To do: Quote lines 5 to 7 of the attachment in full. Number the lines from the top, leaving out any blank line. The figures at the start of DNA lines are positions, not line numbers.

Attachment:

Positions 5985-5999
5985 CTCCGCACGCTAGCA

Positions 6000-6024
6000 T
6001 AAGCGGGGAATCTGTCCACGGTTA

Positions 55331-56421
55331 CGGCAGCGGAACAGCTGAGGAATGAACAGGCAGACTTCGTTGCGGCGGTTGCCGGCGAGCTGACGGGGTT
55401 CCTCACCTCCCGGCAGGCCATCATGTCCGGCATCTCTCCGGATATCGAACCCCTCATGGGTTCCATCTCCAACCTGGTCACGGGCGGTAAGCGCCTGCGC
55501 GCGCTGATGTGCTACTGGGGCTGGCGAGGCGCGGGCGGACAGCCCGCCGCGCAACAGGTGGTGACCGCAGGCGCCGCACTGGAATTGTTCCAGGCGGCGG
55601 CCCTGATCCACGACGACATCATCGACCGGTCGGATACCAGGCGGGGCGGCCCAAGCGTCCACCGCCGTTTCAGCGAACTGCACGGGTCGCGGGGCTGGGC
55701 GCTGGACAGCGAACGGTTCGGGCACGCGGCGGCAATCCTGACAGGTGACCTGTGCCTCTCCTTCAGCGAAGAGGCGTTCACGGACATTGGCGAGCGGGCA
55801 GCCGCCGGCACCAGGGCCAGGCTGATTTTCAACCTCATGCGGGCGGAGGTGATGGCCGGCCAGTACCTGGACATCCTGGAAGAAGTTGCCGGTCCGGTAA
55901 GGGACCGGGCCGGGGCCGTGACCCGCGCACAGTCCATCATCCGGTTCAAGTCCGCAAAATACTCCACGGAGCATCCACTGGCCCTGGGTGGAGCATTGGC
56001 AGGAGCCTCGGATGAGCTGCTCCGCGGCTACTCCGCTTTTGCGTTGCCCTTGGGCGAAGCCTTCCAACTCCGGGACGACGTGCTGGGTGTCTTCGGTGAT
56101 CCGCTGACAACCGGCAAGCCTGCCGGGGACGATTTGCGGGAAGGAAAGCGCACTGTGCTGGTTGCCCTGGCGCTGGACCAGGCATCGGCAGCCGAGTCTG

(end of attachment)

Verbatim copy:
6001 AAGCGGGGAATCTGTCCACGGTTA

Positions 55331-56421
55331 CGGCAGCGGAACAGCTGAGGAATGAACAGGCAGACTTCGTTGCGGCGGTTGCCGGCGAGCTGACGGGGTT